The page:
Evidence of massive corruption is everywhere on display in Iraq. We need, of course, more than the facts of myriad acts of corruption. We also need perspectives and theories to make sense of what lies before us. To deal with issues of corruption, the occupation of Iraq, and American empire we will need a very wide theoretical lens.
It is beyond the scope of this brief paper to review the extensive social scientific literature on corruption. But a few comments are in order. Classic studies of corruption focus narrowly on the individual level and the ways in which officials and bureaucrats turned public assets and responsibilities to gain for themselves and their families, their sect, or their party. Corruption in this light essentially means the appropriation of public goods to meet private needs and secure private gains. The scale of corruption in Iraq is too massive to believe that an analysis cast in these individual level terms will be in any way adequate. At the other end of the spectrum of theories about corruption are those cast in national and international frameworks. The general point of these macro approaches is to indicate the way that national and global norms are distorted by corrupt practices that violate them in practice even as they affirm them in principle. Such approaches will be helpful in making the connection between American imperial aims and the corruption of the legal and moral norms of the American polity. To consider corruption in these broader frames also has the advantage of bringing into view simultaneously both Iraq as the victim of an illegal invasion and America and its allies as the culpable invading powers. Having both in sight will enable exploration of the ways corruption of various kinds has had a major impact in both Iraqi and American settings.
The primary focus here, however, will be on the debilitating role of corruption in post-invasion Iraq. For this level of analysis, the most useful theories are in the middle range between individual and international levels. They focus on the way that community and national institutions are weakened by widespread corruption. Verifiable general theories of institutional corruption are very few. The bulk of the work at this level consists of rich case studies from which grounded explanatory theories are generated. Study of that largely empirical literature is useful mainly for suggestive insights into the ways that the specific case of Iraqi corruption may be viewed in comparative perspective. However, while general theories that establish causal connections have for the most part eluded scholars, there have been breakthroughs with work based on strong correlations. Such theories do go beyond the limited case study approaches. They do suggest what a general theory of corruption would look like. The broken windows theory of corruption, on which this study relies, is one such general theory.
My personal connection to the mystery of broken windows has made it easier to tailor the general theory to the Iraqi case. Broken windows in American inner cities result from quite purposeful actions. This understanding of the context out of which the general theory was generated makes it easy to make the useful rhetorical move from the adjective “broken” windows to the verb “breaking” windows that I use in my title.
Pimps and promoters, among others, have an interest in breaking windows. They circle poor neighborhoods like piranha, especially transitional neighborhoods. They look to extract their pound of flesh before absolute decay takes over. For their respective professions broken windows create wondrous opportunities for profit without regard to scruples as to how money is made. Broken windows create broken neighborhoods. Apartments become difficult to rent. Eventually, buildings are abandoned. The pimps and the prostitutes move in. Just when it looks like things could not get worse, the “suits” appear to assess prospects for “developing” the neighborhood. Working with the local authorities the promoters manage to get large numbers of buildings condemned. Remaining tenants are evicted as their apartments are declared unlivable. The contractors and their builders move in. Before long the demolitions begin and the lucrative rebuilding commences. From beginning to end the process is saturated with corruption.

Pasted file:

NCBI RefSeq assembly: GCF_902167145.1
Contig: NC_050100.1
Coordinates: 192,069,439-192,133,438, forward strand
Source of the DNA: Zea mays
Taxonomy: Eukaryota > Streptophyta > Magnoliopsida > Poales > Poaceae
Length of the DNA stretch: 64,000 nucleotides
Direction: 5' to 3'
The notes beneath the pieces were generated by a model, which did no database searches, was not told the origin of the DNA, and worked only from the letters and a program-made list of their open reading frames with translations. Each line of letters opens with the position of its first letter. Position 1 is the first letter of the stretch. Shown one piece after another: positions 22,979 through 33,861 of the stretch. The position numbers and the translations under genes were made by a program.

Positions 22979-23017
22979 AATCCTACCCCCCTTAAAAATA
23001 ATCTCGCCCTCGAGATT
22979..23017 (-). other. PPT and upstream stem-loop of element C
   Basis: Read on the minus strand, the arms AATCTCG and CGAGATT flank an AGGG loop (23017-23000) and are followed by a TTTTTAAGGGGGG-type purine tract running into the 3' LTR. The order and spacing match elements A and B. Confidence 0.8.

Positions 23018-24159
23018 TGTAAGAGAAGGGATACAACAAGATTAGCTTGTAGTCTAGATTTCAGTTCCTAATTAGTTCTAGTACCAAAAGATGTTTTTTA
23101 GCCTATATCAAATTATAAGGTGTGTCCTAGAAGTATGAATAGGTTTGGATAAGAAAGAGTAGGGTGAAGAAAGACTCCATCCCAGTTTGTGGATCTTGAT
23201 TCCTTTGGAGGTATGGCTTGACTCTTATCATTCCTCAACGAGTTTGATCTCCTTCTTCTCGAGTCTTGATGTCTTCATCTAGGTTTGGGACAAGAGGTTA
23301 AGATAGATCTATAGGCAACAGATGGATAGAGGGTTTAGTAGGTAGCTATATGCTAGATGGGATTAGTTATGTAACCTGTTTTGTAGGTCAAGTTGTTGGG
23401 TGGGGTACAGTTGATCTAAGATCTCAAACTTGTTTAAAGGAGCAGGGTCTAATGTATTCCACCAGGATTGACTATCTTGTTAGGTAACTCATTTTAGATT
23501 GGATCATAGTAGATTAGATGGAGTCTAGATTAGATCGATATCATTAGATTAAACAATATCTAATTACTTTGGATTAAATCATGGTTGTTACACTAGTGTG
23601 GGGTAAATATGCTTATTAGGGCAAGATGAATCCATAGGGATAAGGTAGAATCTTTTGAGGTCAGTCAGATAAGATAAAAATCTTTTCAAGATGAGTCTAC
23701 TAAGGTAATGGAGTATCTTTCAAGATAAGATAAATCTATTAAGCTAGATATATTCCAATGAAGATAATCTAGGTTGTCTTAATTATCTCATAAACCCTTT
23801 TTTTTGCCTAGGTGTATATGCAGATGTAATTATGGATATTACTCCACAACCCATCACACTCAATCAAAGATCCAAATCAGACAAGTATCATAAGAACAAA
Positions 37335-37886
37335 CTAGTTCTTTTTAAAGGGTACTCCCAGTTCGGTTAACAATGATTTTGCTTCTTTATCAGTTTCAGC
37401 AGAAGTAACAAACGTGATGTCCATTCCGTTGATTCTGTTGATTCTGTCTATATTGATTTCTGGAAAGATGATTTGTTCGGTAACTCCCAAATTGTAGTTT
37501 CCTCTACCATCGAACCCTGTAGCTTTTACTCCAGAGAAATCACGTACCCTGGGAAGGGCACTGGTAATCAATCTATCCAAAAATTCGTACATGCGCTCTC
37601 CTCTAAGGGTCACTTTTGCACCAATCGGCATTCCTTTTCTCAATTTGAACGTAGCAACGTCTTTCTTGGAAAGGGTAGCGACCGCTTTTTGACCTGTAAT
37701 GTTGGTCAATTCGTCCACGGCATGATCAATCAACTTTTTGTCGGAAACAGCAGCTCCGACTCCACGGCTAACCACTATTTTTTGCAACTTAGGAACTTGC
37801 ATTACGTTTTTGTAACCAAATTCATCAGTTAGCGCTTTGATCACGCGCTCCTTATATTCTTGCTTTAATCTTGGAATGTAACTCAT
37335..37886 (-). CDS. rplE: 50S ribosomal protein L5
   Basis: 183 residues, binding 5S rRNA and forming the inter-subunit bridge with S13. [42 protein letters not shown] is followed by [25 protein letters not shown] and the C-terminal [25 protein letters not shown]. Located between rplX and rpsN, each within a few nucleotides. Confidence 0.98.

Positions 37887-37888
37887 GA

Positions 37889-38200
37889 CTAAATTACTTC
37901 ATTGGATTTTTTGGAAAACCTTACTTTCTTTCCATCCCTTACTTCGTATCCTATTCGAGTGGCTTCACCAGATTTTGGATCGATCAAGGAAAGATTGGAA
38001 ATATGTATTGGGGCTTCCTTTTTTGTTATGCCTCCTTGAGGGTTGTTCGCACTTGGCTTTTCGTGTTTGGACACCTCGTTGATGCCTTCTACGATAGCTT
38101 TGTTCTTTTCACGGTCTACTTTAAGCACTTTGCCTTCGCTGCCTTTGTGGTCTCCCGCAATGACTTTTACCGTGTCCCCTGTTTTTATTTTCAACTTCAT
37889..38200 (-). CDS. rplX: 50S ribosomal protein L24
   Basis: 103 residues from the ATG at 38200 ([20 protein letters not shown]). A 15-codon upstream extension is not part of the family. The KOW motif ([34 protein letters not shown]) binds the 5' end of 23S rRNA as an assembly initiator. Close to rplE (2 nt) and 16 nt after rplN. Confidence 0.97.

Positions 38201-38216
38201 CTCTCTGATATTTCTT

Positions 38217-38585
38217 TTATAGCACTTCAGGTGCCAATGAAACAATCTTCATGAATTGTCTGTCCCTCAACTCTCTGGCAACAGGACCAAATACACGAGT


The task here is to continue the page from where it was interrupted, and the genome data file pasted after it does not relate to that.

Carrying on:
For those familiar with post-invasion Iraq, all of this will sound strangely familiar. American wars in the imperial age rely on the black magic of broken windows. The American policy makers, deciders, and the corporate elite whose interests they serve have discovered the formula to turn destructive war-making into a highly profitable enterprise. The most remarkable discovery is that you don’t have to win wars to make profits in the billions from war-making. Lost wars, they exult, can be profitable! Win or lose, it is of course always the large corporations that profit and ordinary people who pay the price. This simple insight explains how the United States can lose a string of wars from Vietnam to Afghanistan and yet preserve an astonishing appetite for war-making.
The corporate promoters have their usual roles to play. War-makers and profiteers need their “respectable” hustlers. Where would Halliburton be without Dick Cheney? The best studies we have indicate that at least two and most likely three trillion dollars was spent on the Iraq war. War-making is expensive. However, the profits for those with privileged access are quite astounding. Service contracts totaled some 138 billion dollars A recent analysis of the companies that made money off the war by providing private support services to the troops reveals that the number one recipient was Houston-based energy-focused engineering and construction firm KBR, Inc. which was spun off from its parent, oilfield services provider Halliburton in 2007. Latest reports show that the company was given $39.5 billion in Iraq-related contracts over the past decade. It is important to note, with corruption our theme, that many of the contracts were awarded without any competitive bidding.